The Bank of México (Banxico) cut its benchmark rate by 50 basis points to 6.5% on Friday, mimicking other central banks around the world that have eased rates in response to the global coronavirus pandemic.
The decision came after an unscheduled meeting of the Banxico board whose members were not due to meet until March 26.
“Considering the risks for inflation, economic activity and financial markets derived from the Covid-19 pandemic, significant challenges arise for monetary policy and the economy in general. In the face of the forecast impact, with the presence of all of its members, the board decided by a majority to reduce … the interbank interest rate …” the central bank said in a statement.
It added that one board member voted in favor of a quarter-point rather than a half-point cut.
Noting that the value of the Mexican peso has declined significantly, the prices of raw materials, especially oil, have fallen markedly, financial conditions around the world have deteriorated and global growth forecasts have “severely” slumped, the Bank of México said that it would also take additional measures to “provide liquidity and improve the operation of domestic financial markets.”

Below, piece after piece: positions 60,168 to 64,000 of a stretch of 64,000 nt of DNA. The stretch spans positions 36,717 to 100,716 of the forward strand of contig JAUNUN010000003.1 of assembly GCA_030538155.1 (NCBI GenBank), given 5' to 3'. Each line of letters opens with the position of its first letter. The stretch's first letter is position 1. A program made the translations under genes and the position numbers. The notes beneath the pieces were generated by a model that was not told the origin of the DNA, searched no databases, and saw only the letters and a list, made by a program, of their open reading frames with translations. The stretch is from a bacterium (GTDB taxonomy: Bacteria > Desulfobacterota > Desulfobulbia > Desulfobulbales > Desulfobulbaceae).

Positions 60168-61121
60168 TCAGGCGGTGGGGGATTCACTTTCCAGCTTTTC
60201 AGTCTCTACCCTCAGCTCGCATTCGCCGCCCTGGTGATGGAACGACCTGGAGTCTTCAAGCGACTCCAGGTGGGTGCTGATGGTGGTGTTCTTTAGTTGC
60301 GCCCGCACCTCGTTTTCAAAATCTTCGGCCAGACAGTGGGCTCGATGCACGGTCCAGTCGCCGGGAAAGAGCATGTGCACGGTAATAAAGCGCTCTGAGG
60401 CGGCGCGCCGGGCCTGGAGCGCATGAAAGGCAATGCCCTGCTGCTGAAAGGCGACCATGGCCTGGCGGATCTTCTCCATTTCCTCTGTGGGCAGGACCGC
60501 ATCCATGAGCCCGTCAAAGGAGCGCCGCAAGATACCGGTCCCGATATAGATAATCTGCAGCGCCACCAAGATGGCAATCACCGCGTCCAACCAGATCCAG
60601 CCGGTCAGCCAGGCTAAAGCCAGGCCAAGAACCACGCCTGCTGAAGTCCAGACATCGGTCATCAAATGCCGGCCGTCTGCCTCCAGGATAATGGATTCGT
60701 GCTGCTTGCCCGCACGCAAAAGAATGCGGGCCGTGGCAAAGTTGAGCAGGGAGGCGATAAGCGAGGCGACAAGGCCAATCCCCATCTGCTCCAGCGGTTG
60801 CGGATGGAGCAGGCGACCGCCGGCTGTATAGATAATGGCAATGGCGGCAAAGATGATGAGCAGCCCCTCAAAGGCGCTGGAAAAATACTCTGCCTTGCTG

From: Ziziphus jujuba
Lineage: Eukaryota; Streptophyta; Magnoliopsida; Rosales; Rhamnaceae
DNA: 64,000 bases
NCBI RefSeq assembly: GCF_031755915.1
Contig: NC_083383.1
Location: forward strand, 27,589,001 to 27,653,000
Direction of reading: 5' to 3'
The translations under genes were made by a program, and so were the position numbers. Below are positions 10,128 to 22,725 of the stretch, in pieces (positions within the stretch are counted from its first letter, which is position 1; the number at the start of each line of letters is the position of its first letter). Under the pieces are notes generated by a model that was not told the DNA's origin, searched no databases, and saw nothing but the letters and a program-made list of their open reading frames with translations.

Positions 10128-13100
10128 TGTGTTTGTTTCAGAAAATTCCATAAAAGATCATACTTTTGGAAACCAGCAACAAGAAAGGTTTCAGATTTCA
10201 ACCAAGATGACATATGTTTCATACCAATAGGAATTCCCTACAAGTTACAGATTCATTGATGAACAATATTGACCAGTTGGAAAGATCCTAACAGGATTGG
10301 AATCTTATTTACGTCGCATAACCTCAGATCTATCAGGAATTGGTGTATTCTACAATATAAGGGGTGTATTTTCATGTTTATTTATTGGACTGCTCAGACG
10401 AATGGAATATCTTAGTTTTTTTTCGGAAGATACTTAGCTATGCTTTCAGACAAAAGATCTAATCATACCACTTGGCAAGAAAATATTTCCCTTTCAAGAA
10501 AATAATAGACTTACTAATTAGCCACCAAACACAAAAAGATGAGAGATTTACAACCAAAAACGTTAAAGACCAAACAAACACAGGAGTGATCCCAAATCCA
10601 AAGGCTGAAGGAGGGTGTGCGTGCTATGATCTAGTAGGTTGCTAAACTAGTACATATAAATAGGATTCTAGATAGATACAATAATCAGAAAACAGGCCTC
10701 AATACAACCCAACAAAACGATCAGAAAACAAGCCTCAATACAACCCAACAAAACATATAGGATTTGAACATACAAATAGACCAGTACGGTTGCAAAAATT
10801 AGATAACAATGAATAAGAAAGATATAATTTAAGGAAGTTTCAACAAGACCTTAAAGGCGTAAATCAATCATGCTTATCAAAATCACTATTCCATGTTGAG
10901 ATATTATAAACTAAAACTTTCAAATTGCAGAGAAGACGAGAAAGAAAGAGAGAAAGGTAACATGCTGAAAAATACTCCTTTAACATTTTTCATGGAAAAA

They include reducing the minimum amount of cash reserves that banks must hold and offering dollar auctions.
The central bank said that the impact of the coronavirus pandemic on economic activity in Mexico, “in the context of greater weakness in the global economy,” will result in a “deterioration of growth prospects.”
The prediction comes three weeks after Banxico cut its growth forecast for 2020 to between 0.5% and 1.5%, citing weakness in the global economy, trade tensions and the outbreak of coronavirus as factors.
With cases of Covid-19 increasing in Mexico and around the world, that forecast now looks fanciful.
Investment bank Credit Suisse is now predicting that the Mexican economy will contract 4% this year while the Bank of America anticipates that GDP will shrink by 4.5%.
With regard to inflation, the Bank of México said that it expects the rate to continue to trend downwards, albeit more slowly, toward the goal of 3%. Lower energy prices will help push prices down but the falling exchange rate could place upward pressure on the inflation rate, Banxico said.
Source: El Financiero (sp)